Mines researchers get $2M from NASA to advance technology for extracting aluminum from lunar soil
Molten regolith electrolysis – which processes melted lunar soil to extract the metals within – is one of the leading processes for in situ resource utilization of lunar metals and oxygen
If humans are going to establish a long-term presence on the Moon, they’ll need resources – and more than just water and oxygen.
They’ll need metals, minerals and other materials sourced not only from Earth but also the lunar surface itself.
“It’s so expensive to land materials on the Moon if you’re bringing them from Earth,” said Kevin Cannon, assistant professor of geology and geological engineering at Colorado School of Mines. “The cost to get anything down to the Moon is about $1 million – per kilogram.”
“But if you can just bring the factory, so to speak, and source all the raw materials from the Moon’s surface, you would eventually save on the cost of what you need to bring from Earth.”
Cannon is leading an interdisciplinary team of Mines researchers that recently received $2 million in NASA funding to advance technology for the extraction of one of the more bountiful metals found in lunar soil, or regolith: aluminum.
The Mines team is focused on molten regolith electrolysis (MRE), one of the leading processes for extracting oxygen and metal from the lunar regolith.
“Essentially what we do is completely melt the regolith, turn it into a lava and electrolyze it to strip out the aluminum,” Cannon said.
With the funding from NASA, the Mines researchers will develop a tapping system that can siphon off the molten metals from the MRE reactor. That system will be integrated with an aluminum-refinement reactor and a wire-casting system to create high-purity aluminum wire that could be used as a feedstock for additive manufacturing on the surface of the Moon.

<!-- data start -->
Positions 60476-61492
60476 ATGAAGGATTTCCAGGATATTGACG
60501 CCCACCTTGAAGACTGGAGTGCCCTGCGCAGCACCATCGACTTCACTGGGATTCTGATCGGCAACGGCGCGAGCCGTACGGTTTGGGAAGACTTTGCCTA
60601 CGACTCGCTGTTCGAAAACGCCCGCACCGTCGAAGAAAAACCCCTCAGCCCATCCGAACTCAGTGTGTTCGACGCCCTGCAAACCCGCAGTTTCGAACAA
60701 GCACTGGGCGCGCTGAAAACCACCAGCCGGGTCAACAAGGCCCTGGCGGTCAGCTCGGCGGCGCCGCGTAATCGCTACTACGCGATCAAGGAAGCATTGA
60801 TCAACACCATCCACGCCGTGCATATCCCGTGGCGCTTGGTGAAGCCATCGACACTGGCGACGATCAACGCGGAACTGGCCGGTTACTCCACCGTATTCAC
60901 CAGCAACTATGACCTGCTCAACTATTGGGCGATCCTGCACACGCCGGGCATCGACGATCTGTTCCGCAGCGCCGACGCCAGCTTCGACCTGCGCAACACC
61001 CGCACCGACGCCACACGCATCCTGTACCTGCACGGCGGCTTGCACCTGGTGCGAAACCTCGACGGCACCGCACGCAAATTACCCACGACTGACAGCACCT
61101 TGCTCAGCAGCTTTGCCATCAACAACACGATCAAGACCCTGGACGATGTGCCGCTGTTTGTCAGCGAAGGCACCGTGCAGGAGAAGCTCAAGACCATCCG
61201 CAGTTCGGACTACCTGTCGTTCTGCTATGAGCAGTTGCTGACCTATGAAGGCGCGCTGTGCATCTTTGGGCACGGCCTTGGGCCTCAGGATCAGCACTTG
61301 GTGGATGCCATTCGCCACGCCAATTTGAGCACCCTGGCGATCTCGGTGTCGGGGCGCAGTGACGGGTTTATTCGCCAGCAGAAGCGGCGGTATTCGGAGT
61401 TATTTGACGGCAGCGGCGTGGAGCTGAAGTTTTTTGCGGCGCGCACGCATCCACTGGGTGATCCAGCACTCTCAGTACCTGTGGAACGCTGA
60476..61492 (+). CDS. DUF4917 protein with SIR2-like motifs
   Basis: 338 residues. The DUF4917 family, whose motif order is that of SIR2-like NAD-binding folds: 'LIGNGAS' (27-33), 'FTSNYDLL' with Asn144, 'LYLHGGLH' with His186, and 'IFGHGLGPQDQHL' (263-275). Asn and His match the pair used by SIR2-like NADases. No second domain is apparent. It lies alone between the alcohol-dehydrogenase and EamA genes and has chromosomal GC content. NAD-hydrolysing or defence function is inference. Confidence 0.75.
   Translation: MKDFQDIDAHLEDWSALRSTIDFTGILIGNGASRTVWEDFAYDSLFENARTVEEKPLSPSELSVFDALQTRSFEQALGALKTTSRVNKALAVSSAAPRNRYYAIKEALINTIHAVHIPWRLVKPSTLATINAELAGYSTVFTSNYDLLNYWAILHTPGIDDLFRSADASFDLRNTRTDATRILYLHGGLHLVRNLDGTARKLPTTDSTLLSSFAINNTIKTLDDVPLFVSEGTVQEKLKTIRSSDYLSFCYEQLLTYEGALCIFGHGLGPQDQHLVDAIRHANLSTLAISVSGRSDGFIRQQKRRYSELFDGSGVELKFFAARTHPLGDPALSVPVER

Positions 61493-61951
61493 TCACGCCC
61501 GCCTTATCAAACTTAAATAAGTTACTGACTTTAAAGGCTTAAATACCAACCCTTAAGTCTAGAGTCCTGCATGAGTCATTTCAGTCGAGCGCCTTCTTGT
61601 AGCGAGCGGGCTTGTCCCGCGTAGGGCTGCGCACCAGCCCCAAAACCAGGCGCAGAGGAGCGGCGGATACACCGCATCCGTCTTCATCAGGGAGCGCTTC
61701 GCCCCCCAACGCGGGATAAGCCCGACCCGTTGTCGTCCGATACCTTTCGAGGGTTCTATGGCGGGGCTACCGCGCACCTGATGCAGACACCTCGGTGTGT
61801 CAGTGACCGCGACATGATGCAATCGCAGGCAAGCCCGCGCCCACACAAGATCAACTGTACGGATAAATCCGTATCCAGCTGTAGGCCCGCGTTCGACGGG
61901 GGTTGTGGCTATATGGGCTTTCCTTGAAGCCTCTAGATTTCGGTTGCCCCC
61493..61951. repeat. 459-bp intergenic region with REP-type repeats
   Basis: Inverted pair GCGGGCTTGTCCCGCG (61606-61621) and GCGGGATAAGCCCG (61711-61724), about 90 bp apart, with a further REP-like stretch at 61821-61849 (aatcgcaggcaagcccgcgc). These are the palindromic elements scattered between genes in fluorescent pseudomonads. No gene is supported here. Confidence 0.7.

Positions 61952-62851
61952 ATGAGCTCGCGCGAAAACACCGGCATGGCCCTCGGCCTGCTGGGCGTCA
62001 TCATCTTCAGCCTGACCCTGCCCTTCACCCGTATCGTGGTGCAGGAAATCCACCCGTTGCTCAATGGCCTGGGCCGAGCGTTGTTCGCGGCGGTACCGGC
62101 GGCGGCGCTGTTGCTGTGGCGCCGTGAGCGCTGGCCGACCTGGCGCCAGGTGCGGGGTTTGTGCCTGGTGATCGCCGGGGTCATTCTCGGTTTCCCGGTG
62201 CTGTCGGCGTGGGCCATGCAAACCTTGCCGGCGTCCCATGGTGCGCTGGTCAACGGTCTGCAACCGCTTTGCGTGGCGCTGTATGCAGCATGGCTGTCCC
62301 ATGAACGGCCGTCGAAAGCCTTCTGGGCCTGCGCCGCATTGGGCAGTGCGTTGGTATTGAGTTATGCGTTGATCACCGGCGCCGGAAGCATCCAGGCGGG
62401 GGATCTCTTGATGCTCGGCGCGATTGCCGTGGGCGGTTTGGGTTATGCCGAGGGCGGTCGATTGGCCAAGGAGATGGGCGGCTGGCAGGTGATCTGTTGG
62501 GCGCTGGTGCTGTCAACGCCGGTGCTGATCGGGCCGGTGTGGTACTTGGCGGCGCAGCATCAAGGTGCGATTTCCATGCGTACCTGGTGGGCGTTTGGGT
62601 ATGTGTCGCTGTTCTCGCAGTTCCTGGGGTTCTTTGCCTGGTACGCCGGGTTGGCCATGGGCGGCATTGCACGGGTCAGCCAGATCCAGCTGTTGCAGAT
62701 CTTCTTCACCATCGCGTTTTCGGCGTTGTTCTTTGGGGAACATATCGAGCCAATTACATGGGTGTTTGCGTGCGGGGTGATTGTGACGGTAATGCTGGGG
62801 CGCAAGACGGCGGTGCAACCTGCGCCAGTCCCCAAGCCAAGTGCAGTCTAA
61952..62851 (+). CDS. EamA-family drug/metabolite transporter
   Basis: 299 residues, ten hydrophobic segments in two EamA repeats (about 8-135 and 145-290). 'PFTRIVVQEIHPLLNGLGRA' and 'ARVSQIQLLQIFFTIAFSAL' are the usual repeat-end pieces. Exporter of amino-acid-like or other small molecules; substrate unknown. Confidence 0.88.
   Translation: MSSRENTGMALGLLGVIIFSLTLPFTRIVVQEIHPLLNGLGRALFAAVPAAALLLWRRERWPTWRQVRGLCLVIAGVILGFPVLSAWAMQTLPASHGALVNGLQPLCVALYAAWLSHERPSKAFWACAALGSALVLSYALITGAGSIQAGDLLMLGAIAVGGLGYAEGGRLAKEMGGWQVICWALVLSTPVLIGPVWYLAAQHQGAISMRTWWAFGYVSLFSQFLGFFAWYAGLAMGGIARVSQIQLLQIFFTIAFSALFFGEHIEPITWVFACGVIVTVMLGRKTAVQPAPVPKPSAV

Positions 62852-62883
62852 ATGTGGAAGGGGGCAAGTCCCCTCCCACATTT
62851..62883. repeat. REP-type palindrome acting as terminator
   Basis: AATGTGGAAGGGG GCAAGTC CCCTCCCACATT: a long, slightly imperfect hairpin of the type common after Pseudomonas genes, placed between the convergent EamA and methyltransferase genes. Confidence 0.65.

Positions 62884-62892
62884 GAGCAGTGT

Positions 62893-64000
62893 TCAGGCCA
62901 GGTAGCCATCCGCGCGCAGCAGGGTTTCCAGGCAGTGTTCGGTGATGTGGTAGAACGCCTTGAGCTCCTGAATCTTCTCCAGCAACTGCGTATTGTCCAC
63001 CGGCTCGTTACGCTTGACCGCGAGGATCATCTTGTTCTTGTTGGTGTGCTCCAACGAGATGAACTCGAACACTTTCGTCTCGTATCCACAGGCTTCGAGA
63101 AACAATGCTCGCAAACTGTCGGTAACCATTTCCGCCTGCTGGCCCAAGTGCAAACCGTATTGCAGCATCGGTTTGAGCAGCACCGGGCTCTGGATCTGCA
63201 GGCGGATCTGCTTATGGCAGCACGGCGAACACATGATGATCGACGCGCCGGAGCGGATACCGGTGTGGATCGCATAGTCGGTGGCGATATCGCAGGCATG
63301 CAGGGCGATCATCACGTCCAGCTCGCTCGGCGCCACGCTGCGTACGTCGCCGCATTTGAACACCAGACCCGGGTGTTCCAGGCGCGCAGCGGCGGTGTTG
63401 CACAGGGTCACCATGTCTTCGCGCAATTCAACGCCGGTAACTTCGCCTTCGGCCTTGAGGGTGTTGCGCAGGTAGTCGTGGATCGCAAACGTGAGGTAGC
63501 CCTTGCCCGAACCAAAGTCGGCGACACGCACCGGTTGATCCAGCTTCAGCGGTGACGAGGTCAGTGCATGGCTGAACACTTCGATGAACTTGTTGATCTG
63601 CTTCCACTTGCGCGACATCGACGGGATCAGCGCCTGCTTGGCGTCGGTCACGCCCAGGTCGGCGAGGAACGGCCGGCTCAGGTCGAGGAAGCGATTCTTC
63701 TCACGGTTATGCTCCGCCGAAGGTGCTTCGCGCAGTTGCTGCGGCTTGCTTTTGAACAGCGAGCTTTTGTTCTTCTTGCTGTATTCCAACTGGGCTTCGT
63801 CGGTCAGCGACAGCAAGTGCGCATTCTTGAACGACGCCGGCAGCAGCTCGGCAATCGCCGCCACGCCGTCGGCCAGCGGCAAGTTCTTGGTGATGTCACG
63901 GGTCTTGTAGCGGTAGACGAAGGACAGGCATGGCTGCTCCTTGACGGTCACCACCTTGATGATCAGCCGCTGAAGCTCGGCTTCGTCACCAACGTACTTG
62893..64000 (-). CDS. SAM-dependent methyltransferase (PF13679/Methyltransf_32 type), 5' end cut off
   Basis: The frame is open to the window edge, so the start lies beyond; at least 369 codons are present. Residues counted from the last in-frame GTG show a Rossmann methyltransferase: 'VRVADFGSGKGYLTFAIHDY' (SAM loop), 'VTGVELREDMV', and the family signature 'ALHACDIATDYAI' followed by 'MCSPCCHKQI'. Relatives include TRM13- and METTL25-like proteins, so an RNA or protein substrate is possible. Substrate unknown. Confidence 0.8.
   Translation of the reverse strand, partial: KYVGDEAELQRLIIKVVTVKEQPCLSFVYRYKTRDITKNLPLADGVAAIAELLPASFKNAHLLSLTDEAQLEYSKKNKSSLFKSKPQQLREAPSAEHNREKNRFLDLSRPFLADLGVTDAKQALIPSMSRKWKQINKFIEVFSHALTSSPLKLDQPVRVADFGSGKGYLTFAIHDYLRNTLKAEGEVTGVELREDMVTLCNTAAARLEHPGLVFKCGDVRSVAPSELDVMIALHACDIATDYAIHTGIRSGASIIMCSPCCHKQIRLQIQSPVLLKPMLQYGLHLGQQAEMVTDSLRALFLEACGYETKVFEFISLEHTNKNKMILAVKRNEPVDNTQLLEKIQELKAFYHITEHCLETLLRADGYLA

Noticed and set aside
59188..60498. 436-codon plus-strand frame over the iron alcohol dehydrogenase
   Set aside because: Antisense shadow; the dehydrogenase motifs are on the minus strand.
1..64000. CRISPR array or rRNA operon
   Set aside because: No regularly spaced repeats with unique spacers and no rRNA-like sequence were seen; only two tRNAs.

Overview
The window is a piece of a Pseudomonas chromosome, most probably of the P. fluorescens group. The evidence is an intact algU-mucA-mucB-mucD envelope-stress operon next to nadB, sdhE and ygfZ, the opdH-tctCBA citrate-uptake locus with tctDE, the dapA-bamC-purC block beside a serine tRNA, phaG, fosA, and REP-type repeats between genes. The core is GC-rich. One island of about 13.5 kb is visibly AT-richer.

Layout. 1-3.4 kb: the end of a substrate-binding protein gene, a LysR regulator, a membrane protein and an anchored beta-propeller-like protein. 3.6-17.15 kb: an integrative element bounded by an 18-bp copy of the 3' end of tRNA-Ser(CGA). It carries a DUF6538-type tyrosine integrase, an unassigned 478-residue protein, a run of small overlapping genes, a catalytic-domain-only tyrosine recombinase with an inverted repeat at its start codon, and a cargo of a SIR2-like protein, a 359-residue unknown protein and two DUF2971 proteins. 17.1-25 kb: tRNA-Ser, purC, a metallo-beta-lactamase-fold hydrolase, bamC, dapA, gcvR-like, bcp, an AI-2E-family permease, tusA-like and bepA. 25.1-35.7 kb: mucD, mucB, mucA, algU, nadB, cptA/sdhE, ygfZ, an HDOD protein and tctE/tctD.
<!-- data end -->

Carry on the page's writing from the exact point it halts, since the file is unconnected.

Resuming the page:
“Aluminum is commonly used on Earth in many different applications. On the Moon, we’d be interested in power transmission lines – if we wanted to collect solar power and create a grid, aluminum is one of the best materials for that – and we could also use it to make solar panel frames or spacecraft parts. It’s a very versatile metal and there’s a lot of it on the Moon, but it takes a lot of energy to liberate it.”
One of the key questions the researchers hope to answer is material compatibility. In order to function on the Moon, the reactor will need to be made of a material that can withstand the extreme temperatures required to melt the regolith, keep its strength and not get corroded by the lava.
That’s where the expertise of Mines’ Metallurgical and Materials Engineering faculty come in, Cannon said. Collaborating on the project are Associate Professor Zhenzhen Yu, Assistant Professor Jihye Kim and Associate Professor Geoff Brennecka, as well as Mechanical Engineering Professors of Practice Craig Brice (additive manufacturing) and Chris Dreyer (space resources).
Industry partner Lunar Resources will provide the MRE reactors and casting technology for turning the extracted molten aluminum metal into a wire. The two-year project will culminate in end-to-end testing at Lunar Resources’ Texas facility.
“Lunar Resources is thrilled to continue our partnership with Colorado School of Mines to jointly demonstrate the production of metal additive manufacturing wire produced from lunar regolith simulant by our industry leading ISRU technologies,” said Elliot Carol, CEO of Lunar Resources. “This program will be the first to show the potential for metallic structures and parts to be additively manufactured on the Moon with in-situ metals, a key condition for America and humanity to establish a permanent lunar presence.”